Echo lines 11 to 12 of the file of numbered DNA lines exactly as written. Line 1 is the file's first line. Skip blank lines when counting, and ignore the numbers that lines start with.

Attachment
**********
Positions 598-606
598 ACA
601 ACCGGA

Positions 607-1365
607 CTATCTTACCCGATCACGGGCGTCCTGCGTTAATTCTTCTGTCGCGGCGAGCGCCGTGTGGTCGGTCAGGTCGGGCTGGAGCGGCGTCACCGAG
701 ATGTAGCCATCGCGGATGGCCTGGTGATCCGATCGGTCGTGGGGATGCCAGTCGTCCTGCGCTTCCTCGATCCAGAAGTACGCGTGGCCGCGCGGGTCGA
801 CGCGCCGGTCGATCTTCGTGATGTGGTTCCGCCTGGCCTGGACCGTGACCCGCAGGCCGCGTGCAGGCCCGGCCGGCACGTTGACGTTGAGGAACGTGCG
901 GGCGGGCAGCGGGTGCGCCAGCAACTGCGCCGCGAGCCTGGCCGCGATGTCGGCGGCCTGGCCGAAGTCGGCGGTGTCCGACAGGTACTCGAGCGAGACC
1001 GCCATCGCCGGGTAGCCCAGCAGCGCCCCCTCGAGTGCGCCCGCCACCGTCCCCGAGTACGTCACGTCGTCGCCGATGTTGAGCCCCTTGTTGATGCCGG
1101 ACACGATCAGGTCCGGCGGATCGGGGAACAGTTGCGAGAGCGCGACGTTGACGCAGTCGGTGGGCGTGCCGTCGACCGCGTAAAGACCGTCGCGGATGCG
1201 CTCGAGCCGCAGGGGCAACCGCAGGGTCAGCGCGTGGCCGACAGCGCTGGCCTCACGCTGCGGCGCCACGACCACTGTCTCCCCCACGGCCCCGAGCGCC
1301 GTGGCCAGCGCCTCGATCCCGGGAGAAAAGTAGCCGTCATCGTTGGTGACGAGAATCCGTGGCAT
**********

1201 CTCGAGCCGCAGGGGCAACCGCAGGGTCAGCGCGTGGCCGACAGCGCTGGCCTCACGCTGCGGCGCCACGACCACTGTCTCCCCCACGGCCCCGAGCGCC
1301 GTGGCCAGCGCCTCGATCCCGGGAGAAAAGTAGCCGTCATCGTTGGTGACGAGAATCCGTGGCAT